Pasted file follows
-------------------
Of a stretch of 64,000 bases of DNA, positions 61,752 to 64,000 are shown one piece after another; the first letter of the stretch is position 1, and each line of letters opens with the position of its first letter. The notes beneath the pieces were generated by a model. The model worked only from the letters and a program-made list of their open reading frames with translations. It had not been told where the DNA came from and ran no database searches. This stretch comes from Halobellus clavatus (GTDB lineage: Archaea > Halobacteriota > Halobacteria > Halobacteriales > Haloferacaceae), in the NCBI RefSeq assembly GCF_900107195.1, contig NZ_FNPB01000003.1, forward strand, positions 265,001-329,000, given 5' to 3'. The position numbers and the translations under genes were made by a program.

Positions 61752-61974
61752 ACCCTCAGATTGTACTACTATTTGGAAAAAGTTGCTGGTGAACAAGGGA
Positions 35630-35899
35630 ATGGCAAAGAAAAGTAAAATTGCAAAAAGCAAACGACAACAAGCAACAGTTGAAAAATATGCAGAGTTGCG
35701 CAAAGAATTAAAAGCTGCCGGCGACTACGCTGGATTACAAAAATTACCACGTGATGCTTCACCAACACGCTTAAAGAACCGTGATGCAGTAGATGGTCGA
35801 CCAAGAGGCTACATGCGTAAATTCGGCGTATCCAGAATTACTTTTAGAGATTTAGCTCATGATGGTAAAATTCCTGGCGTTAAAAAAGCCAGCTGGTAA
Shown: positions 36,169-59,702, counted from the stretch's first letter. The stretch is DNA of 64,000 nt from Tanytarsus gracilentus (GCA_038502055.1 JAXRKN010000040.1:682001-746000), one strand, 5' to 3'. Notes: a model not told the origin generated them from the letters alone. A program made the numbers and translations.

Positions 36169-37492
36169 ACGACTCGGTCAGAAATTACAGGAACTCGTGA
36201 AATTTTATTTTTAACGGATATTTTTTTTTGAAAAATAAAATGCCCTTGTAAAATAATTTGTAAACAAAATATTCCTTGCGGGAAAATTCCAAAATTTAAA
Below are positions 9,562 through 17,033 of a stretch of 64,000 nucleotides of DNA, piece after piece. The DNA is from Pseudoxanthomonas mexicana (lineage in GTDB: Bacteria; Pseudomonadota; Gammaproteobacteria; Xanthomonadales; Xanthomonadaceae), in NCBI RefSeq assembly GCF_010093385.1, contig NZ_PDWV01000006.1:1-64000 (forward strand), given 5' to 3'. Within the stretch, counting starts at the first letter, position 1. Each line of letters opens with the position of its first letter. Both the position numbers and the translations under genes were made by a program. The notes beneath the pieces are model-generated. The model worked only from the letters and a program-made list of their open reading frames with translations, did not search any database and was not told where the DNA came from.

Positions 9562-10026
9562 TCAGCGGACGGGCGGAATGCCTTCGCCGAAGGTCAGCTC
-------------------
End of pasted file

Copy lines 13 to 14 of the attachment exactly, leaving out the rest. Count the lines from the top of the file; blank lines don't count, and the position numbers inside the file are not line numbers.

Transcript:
Positions 9562-10026
9562 TCAGCGGACGGGCGGAATGCCTTCGCCGAAGGTCAGCTC